PORT ARTHUR —
“Go to bed early and don’t forget to leave out the milk and cookies.”
Those simple instructions penned with colorful crayons, along with a signature “Ho, Ho, Ho,” are part of a special holiday letter Andreana Hall has written more times than she can count.
Each December, the Port Arthur mail carrier nimbly sets aside the letters children on her mail route have written to Jolly Ole’ St. Nick, and takes them home.
There, in the privacy of her living room, she lovingly answers each one and places it back in the mail box a few days later — long enough for the plain white envelope to have seemingly arrived all the way from the North Pole.
“If I was a kid, I would want a response from Santa,” Hall, 43, said.
Hall has been a mail carrier for the past 19 years, and each one of those years she’s doubled as Santa, writing children to let them know their holiday wishes were heard.
Over the years, she’s written well over 50, she said.
This year was slower than the norm, but there was one letter from 6-year-old Addison Drucker that stood out.
“In all the years, she’s the first one that has included a photo of herself,” Hall said.
Mailed from Port Acres, Addison’s letter in every other way was much like the others Hall, aka Santa, has seen through the years.
Addison asked for what most every little girl has for years — a Barbie, or Barbie accessory.
This year’s hot item, the Barbie doll house with an elevator, headlined Addison’s Christmas Wish List. The list continued with a request for a Hello Kitty chair, a baby monkey, a real phone, and a Rudolph toy — all this written on a Hello Kitty picture she colored and torn from her coloring book to brighten Santa’s day.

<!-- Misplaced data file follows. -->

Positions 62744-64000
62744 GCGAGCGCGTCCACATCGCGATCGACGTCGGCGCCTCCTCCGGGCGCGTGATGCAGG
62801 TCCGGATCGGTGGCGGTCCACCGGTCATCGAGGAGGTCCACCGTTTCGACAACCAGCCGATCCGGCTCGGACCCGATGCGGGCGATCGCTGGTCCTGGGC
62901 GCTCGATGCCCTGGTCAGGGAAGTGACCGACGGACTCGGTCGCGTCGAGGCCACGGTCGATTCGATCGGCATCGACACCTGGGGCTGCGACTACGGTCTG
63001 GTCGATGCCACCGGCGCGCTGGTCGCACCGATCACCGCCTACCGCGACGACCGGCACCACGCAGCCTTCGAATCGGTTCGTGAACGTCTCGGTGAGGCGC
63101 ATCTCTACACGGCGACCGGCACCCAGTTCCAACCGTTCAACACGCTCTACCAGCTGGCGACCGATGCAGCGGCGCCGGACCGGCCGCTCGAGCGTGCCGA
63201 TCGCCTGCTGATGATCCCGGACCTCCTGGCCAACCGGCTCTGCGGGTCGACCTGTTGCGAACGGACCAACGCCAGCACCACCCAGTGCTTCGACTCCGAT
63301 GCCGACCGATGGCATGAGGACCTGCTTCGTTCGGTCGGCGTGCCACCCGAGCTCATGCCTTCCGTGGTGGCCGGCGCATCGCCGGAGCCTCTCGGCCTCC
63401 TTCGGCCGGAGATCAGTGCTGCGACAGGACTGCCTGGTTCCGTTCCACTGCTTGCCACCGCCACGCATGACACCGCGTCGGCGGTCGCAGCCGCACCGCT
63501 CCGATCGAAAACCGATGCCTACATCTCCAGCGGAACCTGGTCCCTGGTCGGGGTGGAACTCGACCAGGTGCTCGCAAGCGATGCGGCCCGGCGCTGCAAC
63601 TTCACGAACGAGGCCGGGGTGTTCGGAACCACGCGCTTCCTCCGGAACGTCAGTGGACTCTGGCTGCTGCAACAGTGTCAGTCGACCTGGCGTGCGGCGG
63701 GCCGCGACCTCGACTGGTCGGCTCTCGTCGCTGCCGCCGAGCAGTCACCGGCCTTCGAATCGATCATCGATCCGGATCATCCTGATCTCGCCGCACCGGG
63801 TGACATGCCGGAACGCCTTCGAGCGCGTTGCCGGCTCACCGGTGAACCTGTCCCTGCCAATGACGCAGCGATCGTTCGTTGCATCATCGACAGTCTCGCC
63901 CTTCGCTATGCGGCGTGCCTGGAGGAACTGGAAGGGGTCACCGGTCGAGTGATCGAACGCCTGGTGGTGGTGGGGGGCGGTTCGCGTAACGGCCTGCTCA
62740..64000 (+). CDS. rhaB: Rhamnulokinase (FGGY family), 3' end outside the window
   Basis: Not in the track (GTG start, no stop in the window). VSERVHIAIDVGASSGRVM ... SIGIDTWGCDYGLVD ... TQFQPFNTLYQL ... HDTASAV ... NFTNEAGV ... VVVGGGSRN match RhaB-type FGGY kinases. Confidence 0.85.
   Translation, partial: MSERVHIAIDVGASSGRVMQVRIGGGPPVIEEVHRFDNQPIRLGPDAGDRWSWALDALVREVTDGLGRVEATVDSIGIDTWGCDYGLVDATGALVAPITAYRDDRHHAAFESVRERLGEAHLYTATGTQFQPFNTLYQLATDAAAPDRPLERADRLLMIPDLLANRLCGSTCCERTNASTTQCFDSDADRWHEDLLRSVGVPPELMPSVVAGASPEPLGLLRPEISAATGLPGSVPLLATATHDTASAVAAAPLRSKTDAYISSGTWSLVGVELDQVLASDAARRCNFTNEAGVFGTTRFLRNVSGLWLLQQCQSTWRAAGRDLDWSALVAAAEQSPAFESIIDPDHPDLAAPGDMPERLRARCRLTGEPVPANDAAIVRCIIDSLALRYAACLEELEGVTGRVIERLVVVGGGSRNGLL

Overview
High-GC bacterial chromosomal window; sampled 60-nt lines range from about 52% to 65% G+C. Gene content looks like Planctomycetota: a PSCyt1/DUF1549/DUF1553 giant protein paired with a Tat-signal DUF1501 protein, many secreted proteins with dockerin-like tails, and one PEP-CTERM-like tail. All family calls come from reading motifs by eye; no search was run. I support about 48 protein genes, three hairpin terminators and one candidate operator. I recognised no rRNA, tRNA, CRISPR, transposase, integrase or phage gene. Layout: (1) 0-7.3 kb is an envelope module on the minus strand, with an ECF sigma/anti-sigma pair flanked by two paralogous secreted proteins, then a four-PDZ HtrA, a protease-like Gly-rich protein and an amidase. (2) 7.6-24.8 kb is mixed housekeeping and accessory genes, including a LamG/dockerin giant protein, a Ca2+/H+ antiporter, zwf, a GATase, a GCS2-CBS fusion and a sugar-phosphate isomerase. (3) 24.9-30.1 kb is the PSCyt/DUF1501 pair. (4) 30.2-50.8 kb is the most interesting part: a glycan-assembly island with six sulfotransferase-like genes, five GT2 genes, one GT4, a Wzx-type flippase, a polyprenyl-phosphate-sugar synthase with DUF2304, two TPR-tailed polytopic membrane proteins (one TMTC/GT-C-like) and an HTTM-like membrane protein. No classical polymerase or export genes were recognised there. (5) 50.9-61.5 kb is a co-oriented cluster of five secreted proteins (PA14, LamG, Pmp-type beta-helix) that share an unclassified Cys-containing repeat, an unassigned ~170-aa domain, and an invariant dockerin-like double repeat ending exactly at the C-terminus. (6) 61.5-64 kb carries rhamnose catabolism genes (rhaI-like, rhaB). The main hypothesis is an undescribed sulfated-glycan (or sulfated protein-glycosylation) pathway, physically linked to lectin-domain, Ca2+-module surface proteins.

Most all of the children profess they have been good. Fact is, Hall can only remember one time when a youngster admitted being bad.
Santa’s response to the little boy was encouraging — urging him to not put himself down and to try and do better next year.
“What I say to them is always based on what is in their letter. But, I never say I am going to get anything they put on the list. I don’t want to put the parents on the spot,” Hall said.
The number of letters she has written each holiday season vary, depending on her route. Hall’s current route, in Port Acres, does not have as many children as some of mail routes she drove in previous years.
Still, Hall looks each day for a letter, hoping to see an envelope addressed to Santa at the North Pole that she can take home and mull over for a couple of days before answering.
“I actually get a little excited when I open the mailbox,” Hall said. “I guess that is my present from them.”
At home, Hall is careful to take the time needed to answer each letter properly.
“I read them, then set them aside, because I like to think about what I want to say,” Hall said.
She always uses crayons to write the children, and makes sure she says something personal about what they have written.
In Addison’s case, Hall thanked her for the Hello Kitty picture she colored, and assured her Santa’s elves were working hard making toys to bring to her house.
“I assume kids wrote from their hearts because they love Santa. And, to get a letter back makes them feel that much more special,” Hall said. “Answering those letters makes me feel like I am making a kid smile. I like kids, and my heart goes out to them.”